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In re Marriage of Konchar

Illinois Appellate Court


April 06, 2000

IN RE MARRIAGE OF GEORGE KONCHAR, PETITIONER-APPELLANT, AND ANNA CLARA IONTA, RESPONDENT-APPELLEE.

Appeal from the Circuit Court of Lake County. No. 91--D--294 Honorable Margaret J. Mullen, Judge, Presiding.

The opinion of the court was delivered by: Justice Geiger

In a postdecree marriage dissolution proceeding, the petitioner, George Konchar, filed a petition for attorney fees. The trial court denied the petition because it found that the petition was not timely filed. The petitioner now appeals, arguing that the trial court erred in denying his petition for attorney fees. We affirm.

On June 30, 1993, the trial court dissolved the parties' marriage, and custody of the parties' minor son was subsequently awarded to the respondent, Anna Clara Ionta. On April 11, 1997, the respondent filed a motion to suspend or to supervise the petitioner's visitation with the parties' minor son, and an amended motion was filed later. The petitioner filed a motion to dismiss the respondent's amended motion, and he included in that motion a one-sentence prayer for attorney fees. In subsequent motions to dismiss the respondent's motion to suspend or to supervise the petitioner's visitation with the parties' son, the petitioner also included a one-sentence prayer for attorney fees. On April 15, 1998, the trial court granted the respondent's motion in part, denied the motion in part, and established a new visitation schedule. The trial court's order did not address the petitioner's prayer for attorney fees.

On May 13, 1998, the petitioner filed a petition for attorney fees. The petitioner claimed that he could not pay the fees because he was unemployed and disabled. A record delineating the time spent and costs incurred in representing the petitioner was attached to the petition for attorney fees. The trial court subsequently denied the petition for attorney fees because the petition was not heard and decided before the April 15, 1998, judgment was entered. This appeal followed.

The petitioner argues that the trial court erred in denying his petition for attorney fees. The petitioner claims that section 508 of the Illinois Marriage and Dissolution of Marriage Act (Act) (750 ILCS 5/508 (West 1998)) applies to postdecree marriage dissolution cases and section 503 of the Act (750 ILCS 5/503 (West 1998)) applies to predecree marriage dissolution cases. The petitioner alleges that, because this cause is a postdecree marriage dissolution case, section 508 of the Act should apply, and, under section 508, the petitioner is entitled to attorney fees. The respondent claims that a petition for attorney fees filed after the close of proofs in a final hearing is untimely under either section 503 or 508 of the Act. The respondent argues that the trial court properly dismissed the petition for attorney fees because the petition was filed after the close of proofs and after the final judgment was entered.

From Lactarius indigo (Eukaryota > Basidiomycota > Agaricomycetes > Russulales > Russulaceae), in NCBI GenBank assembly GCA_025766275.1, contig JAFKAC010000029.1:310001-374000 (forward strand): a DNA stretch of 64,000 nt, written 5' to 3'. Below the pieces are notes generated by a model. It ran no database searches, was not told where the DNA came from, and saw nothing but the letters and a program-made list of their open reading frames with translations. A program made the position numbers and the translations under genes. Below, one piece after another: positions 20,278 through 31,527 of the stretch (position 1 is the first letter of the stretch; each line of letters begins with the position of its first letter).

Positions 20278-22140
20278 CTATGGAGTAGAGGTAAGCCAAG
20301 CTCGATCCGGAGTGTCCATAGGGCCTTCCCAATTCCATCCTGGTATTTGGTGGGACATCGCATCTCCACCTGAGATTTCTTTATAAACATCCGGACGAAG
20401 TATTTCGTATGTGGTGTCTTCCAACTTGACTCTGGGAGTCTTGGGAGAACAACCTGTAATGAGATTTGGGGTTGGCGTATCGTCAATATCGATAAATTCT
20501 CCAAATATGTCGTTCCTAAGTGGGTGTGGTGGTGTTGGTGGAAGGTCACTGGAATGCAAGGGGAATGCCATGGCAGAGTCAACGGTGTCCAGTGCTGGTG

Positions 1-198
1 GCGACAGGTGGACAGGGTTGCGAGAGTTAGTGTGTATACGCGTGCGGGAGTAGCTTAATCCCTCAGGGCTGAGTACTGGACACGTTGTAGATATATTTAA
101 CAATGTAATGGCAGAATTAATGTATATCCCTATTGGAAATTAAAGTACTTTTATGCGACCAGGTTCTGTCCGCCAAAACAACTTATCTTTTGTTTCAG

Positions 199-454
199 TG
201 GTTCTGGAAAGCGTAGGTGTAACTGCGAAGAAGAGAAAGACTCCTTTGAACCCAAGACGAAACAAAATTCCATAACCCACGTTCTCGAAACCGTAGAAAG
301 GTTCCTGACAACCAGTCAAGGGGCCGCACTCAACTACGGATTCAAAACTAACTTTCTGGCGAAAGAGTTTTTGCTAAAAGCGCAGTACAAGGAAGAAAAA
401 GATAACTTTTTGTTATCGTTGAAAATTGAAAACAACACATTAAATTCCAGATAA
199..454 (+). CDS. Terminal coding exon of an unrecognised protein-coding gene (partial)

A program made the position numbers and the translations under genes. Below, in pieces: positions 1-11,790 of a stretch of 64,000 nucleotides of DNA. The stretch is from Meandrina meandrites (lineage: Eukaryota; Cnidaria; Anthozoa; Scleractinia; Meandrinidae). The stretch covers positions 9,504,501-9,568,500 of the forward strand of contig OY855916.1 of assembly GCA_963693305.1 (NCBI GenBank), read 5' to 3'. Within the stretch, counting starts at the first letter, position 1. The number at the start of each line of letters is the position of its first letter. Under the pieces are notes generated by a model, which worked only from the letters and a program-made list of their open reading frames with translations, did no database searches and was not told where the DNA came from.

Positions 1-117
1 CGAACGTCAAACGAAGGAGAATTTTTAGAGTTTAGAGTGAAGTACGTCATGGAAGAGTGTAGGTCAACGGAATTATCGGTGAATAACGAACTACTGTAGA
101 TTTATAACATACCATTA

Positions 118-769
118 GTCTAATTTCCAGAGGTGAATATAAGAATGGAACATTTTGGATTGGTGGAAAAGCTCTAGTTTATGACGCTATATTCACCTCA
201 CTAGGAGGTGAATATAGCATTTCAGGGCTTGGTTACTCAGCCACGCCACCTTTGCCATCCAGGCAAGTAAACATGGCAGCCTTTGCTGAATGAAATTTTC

Before June 1, 1997, section 508 of the Act exclusively governed petitions for attorney fees. 750 ILCS 5/508 (West 1994). However, effective June 1, 1997, section 508 of the Act was substantially amended and section 503(j) of the Act was added. See Pub. Act. 89--712, §5, eff. June 1, 1997.

As amended, section 508(a) provides, in pertinent part, as follows:

"The court from time to time, after due notice and hearing, and after considering the financial resources of the parties, may order any party to pay a reasonable amount for his own or the other party's costs and attorney's fees. *** At the conclusion of the case, contribution to attorney's fees and costs may be awarded from the opposing party in accordance with subsection (j) of Section 503." (Emphasis added.) 750 ILCS 5/508(a) (West 1998).

The relevant portion of section 503(j) provides as follows:

"After proofs have closed in the final hearing on all other issues between the parties *** and before judgment is entered, a party's petition for contribution to fees and costs incurred in the proceeding shall be heard and decided, in accordance with the following provisions:

(1) A petition for contribution, if not filed before the final hearing on other issues between the parties, shall be filed no later than 30 days after the closing of proofs in the final hearing or within such other period as the court orders." (Emphasis added.) 750 ILCS 5/503(j)(1) (West 1998).